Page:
I’m among the latter. I’m active enough on LinkedIn that my case of SNDS isn’t lethal, but I certainly wouldn’t call myself a social networking grok ‘n roller either.

Here’s what I can say with confidence: Those responsible for encouraging knowledge-sharing and an enterprise view of employee skills can gain important insights from social networking sites. Here are two:

1. Facebook’s subscribers want others to see what they put up for display. That’s in contrast to how most companies approach knowledge management and skills inventories, which are defined in terms of what the company wants them to share.

2. Facebook makes the whole experience fun and engaging. Can you say that about your knowledge management system? Your skills inventory database? Of course not — this is serious business, and fun has no place here. It’s why we call it “work.”

I don’t know exactly how you should apply these insights to knowledge-sharing and skills-inventory management. I doubt the best solution is Facebook itself. I’m pretty sure, though, that as friends from Texas sometimes say, “There’s a pony in that barn somewhere.”

There’s a certain sad sameness to what most of my age cohort has to say about social networking: “I don’t use it and don’t intend to. I don’t understand why anyone would want to socialize on-line instead of face-to-face. It’s a symptom of what’s wrong with the millennials.”

That’s in contrast to my conversations with a few in my own age group and more in younger ones. They explain how enjoyable it is to keep up with friends remotely and in real time, and to expand their horizons by making new friends from all over the world.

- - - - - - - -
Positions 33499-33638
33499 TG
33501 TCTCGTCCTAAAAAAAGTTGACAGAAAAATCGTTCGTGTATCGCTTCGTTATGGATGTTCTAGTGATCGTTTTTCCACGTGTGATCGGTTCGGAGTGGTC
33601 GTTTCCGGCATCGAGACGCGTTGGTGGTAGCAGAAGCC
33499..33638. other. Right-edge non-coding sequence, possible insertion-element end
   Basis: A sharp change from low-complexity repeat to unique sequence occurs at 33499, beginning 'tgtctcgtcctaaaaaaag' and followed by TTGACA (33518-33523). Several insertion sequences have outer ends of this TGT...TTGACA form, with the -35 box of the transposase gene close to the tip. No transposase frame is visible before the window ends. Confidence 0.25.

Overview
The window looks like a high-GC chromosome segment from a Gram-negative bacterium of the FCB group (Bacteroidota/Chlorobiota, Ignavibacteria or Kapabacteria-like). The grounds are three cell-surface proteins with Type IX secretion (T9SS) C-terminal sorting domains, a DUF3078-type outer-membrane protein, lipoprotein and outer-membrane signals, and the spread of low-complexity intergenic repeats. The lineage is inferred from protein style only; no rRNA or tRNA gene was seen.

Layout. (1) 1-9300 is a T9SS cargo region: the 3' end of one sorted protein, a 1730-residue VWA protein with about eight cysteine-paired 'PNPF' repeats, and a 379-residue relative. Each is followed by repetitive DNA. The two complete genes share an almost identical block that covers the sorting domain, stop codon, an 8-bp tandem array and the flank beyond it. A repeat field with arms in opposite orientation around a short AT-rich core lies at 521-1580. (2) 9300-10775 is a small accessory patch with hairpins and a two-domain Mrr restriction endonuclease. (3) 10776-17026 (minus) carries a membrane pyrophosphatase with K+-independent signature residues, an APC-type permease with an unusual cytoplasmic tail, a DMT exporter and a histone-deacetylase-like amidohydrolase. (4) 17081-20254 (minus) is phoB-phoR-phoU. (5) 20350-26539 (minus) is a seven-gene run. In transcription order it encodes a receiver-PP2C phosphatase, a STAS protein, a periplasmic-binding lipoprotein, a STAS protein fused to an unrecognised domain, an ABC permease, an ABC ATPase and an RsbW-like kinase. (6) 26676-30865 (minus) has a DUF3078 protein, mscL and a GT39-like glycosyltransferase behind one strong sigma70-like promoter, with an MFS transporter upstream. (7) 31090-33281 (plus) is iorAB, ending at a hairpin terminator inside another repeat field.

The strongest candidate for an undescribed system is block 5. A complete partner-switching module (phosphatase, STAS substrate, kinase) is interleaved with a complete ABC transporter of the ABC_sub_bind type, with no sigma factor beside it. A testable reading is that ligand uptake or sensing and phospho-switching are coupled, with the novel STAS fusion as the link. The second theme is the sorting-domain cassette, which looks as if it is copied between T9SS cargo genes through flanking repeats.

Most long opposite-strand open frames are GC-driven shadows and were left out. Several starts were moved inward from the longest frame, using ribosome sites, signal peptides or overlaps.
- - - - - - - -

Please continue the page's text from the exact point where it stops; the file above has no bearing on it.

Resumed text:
It reinforces a conclusion I drew some time ago: Getting old consists of spending more time disapproving of how others spend their lives than enjoying how we spend our own.

And so, with some regret, I’ll probably have to invest time and energy into Facebook, to cure my case of SNDS.

But I draw the line at Twitter.

Comments (13)

  • I’m with you, Bob: I have no desire of joining the Twitteratti, either. Facebook is fun but much effort at 3-4 times per week. Being bombarded with daily overdoses of Tweets has no attraction whatsoever.

  • Okay – you can leave draw the line at Twitter, but you might want to check out some of the corporate micro-blogging tools. The best known is Yammer, which is a bit of a Twitter clone for enterprise use. The better option is Socialcast, which mixes messaging with powerful searching, sharing and analytic features. Out of the box, Socialcast looks a bit like Facebook, and it enables exactly the type of sharing you’re describing, in a package that will be far more inviting and easy to use than your typical slow-to-load, hard-to-navigate Sharepoint portal.